My first opportunity to experience Haiti and serve there came 3 months to the day after the January 12, 2010 earthquake that killed an estimated 200,000 to 300,000 people and reduced much of the capital city to rubble. (Today I’m back in Haiti exactly 11 months after my first visit and 14 months after the earthquake.) Seeing the destruction from the air when flying in was gut wrenching. It sobered me; it left me numb.
On that first trip, the drive from the airport to the guesthouse at the headquarters campus of the Methodist Church of Haiti (Église Méthodiste d’Haïti) in Petionville was a wild ride. Greater Port-au-Prince is a city of 2 million people (post-earthquake) in a land area perhaps one fifth that of Kansas City. The population density was striking to this Midwesterner. People were everywhere. People of every size, type, and description were in constant motion in all directions simultaneously. The experience produced sensory and cognitive overload. We drove past goats, dogs, and chickens. Earthquake damage was obvious, with piles of rubble in the streets that our driver, Eric, and everyone else avoided almost without noticing. Eric chose a street up a very steep hill that recalled some unpaved four-wheel-drive roads I’ve used in Colorado. Traffic was heavy and the rules of the road, if any, weren’t apparent.
Haiti is a very tough place. They have all the same types of infrastructure as the US – roads, cell phones, water, waste disposal, Internet, electricity, and so on – and all of it is broken beyond description. The infrastructure is a huge drag on productivity and complicates every aspect of daily life. Everything, I mean everything is hard there. Getting even simple things done, such as a trip to the market, often turns into a time-consuming ordeal. The grossly inadequate infrastructure drives up the cost of everything. Consequently, Haiti is an oddly expensive place to live and serve and try to get things done. If you imagine things must be cheap in the poorest country in the Western Hemisphere, you would be wrong.
Garbage overflows dumpsters and rots in the streets for weeks before being picked up by one of too few truck crews. Untreated overflow from outhouses and septic systems runs in ditches next to the streets. Litter is ubiquitous. I am struck with the recognition that only the wealthy can afford to be environmentalists.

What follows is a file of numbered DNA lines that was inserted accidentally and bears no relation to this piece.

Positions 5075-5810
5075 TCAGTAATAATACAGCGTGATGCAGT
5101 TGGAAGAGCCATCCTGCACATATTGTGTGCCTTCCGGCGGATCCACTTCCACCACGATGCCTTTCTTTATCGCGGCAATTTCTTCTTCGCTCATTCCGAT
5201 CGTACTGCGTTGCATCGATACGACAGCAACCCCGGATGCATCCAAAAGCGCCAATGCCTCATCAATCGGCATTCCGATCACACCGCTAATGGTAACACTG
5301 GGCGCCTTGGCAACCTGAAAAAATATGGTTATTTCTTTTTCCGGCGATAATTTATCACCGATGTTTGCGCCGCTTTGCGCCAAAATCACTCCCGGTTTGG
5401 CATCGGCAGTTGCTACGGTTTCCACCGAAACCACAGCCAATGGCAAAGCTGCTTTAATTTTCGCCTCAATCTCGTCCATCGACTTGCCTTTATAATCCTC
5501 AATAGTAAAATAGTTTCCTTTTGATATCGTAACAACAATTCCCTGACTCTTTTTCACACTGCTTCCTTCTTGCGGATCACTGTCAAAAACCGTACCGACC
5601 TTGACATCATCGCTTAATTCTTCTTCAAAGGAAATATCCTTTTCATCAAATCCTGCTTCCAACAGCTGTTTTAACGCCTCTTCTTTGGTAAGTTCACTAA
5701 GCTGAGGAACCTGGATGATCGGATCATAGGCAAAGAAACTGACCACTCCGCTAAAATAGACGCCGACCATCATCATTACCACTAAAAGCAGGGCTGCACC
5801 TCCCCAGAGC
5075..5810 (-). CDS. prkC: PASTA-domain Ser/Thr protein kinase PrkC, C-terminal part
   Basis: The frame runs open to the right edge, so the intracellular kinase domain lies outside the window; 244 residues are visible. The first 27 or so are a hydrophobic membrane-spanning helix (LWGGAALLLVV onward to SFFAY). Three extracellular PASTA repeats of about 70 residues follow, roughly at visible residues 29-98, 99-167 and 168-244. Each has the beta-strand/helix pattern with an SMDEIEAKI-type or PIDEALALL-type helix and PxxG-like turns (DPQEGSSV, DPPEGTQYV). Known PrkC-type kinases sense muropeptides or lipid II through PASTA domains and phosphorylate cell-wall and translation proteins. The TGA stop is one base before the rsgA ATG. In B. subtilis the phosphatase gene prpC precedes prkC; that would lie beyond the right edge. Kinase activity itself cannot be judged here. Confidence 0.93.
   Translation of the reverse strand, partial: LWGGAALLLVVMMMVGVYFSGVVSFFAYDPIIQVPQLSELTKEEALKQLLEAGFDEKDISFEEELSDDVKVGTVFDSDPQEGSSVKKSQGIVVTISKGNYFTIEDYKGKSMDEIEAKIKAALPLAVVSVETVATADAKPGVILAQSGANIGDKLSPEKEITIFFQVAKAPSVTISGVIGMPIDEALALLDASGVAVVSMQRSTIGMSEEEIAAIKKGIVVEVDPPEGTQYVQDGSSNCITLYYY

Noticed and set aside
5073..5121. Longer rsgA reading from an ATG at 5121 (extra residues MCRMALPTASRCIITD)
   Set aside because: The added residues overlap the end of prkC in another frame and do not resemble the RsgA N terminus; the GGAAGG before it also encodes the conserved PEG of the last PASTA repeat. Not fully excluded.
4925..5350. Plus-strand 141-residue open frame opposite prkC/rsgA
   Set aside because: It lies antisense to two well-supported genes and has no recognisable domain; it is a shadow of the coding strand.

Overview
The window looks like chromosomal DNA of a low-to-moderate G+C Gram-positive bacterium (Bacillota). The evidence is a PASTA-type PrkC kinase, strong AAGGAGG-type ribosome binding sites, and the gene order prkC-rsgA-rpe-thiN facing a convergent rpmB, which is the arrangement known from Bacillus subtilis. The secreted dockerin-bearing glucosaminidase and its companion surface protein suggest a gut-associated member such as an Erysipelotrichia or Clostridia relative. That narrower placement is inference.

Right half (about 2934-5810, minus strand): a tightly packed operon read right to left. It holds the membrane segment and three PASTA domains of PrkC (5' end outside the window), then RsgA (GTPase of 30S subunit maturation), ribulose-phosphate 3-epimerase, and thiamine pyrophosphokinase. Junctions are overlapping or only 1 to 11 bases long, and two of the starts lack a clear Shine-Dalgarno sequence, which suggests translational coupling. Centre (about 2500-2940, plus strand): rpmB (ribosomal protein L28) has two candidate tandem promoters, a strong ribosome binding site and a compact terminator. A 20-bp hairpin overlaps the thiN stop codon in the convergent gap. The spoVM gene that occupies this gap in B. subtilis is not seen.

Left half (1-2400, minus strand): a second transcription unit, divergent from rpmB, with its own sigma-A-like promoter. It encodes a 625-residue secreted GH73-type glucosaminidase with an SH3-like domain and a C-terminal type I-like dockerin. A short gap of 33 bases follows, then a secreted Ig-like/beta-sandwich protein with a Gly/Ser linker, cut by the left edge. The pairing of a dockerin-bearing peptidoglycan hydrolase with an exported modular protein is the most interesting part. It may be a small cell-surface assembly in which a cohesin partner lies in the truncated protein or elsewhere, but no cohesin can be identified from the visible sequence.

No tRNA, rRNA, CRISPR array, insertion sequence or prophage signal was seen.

The electrical grid was unstable even before the earthquake and power generation capacity was and is woefully inadequate. When things are going well, utility power is available 30%-50% of the time. When things are going badly, power can be out for a week or more.
All Internet Service Providers and service types available in Haiti are awful, if shockingly expensive. They all have one or more major drawbacks in speed, packet loss, availability, latency, jitter, and customer service quality. Compared to the service we have in our homes and on our cell phones, Haitian Internet services are 2 to 5 times as expensive and 1/10th to 1/30th of the speed.
Governmental corruption provides ample cause for outrage, but it’s nothing compared to governmental incompetence. In Haiti’s hour of greatest need, President Preval’s leadership was not merely weak, it was shamefully absent. He wasn’t seen in public for days and left the Haitian people to fend for themselves. Haiti has been described as a “Republic of NGOs” because Non-Governmental Organizations are the only functioning institutions of social welfare with money and the capacity to get things done. Haiti is full of irony and paradox. On the one hand, NGOs are essential. On the other hand, they (we) enable a broken system to remain broken. Haiti defies easy answers.
Haiti’s education system is equally broken. On my first trip, I asked the guesthouse manager, “If you were queen of Haiti, what would you do first?” Her answer was thoughtful: “Public education.” There is very little public education in Haiti. School fees for a semester average something like $35, which doesn’t sound too bad until you compare it to the average daily wage of $2. Family sizes are typically large. As the younger children begin to enter school, families often stop paying for the education of older children, resulting in poor literacy, inadequate skills, and bad economic prospects for a lifetime.
So that, in summary, is my experience of Haiti. The scope and scale of the need is practically unbounded. We, like so many before us, are now engaged, spending and being spent as we work alongside Haitians to make our world just a bit more like the Kingdom of God. The work is as maddening as it is rewarding. You will experience every emotion from anger to sorrow to helplessness to satisfaction to triumph and back again in the space of just a few minutes. Haiti is compelling. The people will get to you. The place will get to you. I wish I could describe it, but I can’t seem to find the words.
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